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Inflation - How Big a Risk Is It?

The exponential rise in the national debt since COVID began by the tune of more than $3.8 Trillion of stimulus monies was inevitably going to lead to a wave of hard asset inflation as well as consumer inflation. The only question was "how much"?

In the last couple of days, the markets woke up to the fact that inflation might be worse than the federal reserve predicted. The CPI (Consumer Price Index) numbers released for April 2021 rose 0.8% versus an expected rise of 0.2% month over month. Should we be alarmed and worried? In the short term, the answer is "not really". If you have been tracking first quarter earnings calls, you will have heard many CEO's describing how tight supply chains are right now. Higher costs of raw material inputs are being passed onto the consumer. As COVID restrictions ease and consumer demand for goods and services rise alongside tight supply chains operating on "just in time" demand cycles, the natural consequence of greater demand and tight supplies is higher price increases.

It is difficult to say how inflation numbers will fare over the coming months as it will take time for supply chains to re-calibrate and meet rising demand.  However, as this occurrs, inflation numbers will likely decrease as supply increases. Overall, however, we expect the inflation trend to show up as net higher consumer prices across most hard and soft asset categories, compared to before the pandemic.

While the extent of the recent rise in the CPI may have caught Wall Street off guard, it was more than reasonable to bake this scenario in for April. The reaction is over done and leading to a much needed correction or pause. We think investors should be more concerned about the high company valuations which now exceed dot com era valuations. Investors should be asking whether valuations across different industry, service and technology can be justified and sustained. While some sectors are undervalued due to the demand-hit from COVID and will rise alongside the recovery in consumer mobility and spending, others are at historic highs compared to previous dot com highs.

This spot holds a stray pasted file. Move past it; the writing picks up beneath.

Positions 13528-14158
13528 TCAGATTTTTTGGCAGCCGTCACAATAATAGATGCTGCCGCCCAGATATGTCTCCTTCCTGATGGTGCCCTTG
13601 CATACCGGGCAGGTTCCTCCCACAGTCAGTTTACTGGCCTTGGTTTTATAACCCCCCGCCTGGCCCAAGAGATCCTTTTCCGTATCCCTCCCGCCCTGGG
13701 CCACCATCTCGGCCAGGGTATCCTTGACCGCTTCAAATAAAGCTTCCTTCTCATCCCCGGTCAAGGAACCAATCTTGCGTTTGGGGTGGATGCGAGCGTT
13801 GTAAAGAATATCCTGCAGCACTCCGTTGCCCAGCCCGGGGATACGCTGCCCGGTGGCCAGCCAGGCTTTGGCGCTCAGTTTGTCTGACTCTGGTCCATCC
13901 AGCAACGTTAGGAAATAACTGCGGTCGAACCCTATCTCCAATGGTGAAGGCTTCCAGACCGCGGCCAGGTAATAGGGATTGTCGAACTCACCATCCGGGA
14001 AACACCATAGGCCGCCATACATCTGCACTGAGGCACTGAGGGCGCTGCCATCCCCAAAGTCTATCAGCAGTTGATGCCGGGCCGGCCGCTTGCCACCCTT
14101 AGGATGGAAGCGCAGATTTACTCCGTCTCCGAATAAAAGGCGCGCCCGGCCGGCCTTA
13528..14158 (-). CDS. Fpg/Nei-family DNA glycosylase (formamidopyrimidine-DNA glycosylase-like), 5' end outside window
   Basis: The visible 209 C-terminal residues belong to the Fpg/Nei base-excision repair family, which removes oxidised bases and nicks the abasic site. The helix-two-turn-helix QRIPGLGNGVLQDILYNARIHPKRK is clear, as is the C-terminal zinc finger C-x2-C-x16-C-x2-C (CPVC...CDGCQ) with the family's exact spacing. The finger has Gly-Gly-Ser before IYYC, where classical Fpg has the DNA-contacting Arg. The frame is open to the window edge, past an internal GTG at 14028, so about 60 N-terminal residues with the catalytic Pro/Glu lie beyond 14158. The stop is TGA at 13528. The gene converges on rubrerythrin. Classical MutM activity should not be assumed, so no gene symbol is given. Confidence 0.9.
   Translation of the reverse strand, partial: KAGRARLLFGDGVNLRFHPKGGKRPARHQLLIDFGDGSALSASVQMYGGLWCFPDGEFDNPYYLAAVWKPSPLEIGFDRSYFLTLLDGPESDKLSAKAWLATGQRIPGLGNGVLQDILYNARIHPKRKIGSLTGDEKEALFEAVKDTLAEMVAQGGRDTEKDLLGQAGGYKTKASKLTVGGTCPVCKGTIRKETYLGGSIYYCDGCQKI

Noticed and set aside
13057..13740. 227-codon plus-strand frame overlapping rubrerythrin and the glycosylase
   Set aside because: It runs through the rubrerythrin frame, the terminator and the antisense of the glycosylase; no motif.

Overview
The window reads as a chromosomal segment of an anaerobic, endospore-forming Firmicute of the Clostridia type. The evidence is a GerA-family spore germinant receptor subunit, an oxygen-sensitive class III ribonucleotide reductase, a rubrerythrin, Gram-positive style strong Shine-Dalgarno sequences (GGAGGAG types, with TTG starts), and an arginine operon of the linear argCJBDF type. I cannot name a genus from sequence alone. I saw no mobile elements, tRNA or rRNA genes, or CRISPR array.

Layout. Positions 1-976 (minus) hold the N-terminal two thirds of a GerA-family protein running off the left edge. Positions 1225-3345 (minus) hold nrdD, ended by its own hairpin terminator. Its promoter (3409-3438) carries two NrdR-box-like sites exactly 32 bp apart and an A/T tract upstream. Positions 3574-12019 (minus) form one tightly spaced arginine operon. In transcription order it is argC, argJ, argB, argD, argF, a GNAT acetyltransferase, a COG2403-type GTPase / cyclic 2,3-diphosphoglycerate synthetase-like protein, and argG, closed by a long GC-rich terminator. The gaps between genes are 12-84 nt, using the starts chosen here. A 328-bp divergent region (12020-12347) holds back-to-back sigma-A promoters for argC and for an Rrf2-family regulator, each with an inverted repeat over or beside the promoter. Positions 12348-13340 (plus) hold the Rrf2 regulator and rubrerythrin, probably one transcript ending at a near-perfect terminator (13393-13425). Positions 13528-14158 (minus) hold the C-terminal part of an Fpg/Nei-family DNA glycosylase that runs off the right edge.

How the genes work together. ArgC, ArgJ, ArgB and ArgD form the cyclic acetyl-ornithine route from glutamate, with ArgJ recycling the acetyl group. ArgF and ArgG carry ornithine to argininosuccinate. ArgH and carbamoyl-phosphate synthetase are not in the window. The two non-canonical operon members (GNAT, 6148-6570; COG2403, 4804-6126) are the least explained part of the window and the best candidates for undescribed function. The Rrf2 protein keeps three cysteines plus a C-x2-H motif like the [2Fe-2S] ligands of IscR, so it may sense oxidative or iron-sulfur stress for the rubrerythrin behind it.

The trifecta of massive stimulus, the re-opening of the economy as COVID restrictions are eased and low interest rates are fuelling an unprecedented cash infusion into hard assets unlike anything we have seen. How long will it last? It is of course impossible to say, but this powerful trifecta could continue to add fuel for market appreciation for many months, even years to come. It is hard to quantify the impact of trillions of dollars of net influx into the economy but this will remain a powerful driving force for some time to come.

Long term, the ballooning debt will have to be addressed. To this point in time politicians have always found good reasons for kicking the can down the road. Curbing expenditures and balancing the books is not the prescription that makes politicians popular with their constituents. And so the can will continually be kicked down the road until it can't.

Stanley Drukenmiller recently commented on this matter...

“Future fiscal burdens will put the kind of political pressure on the central bank that hasn’t been seen in decades. The federal government has added 30% of GDP in extra fiscal deficits in only two years, right as the baby-boomer retirement wave is beginning to accelerate. The Congressional Budget Office projects that in 20 years almost 30% of all yearly fiscal revenues will have to be used solely to pay back interests on government debt, up from a current level of 8%. More taxes simply won’t be enough to bridge the gap, so pressures to monetize the deficit will inevitably rise over the years.”

We think there is more fuel in the tank to grow the current asset bubble to unsustainable heights. Inflation is here to stay. The only question is: "how much?". At some point the narrative will change and the markets will follow. We just dont know when that point will arrive, but that it will surely come. Stay tuned!

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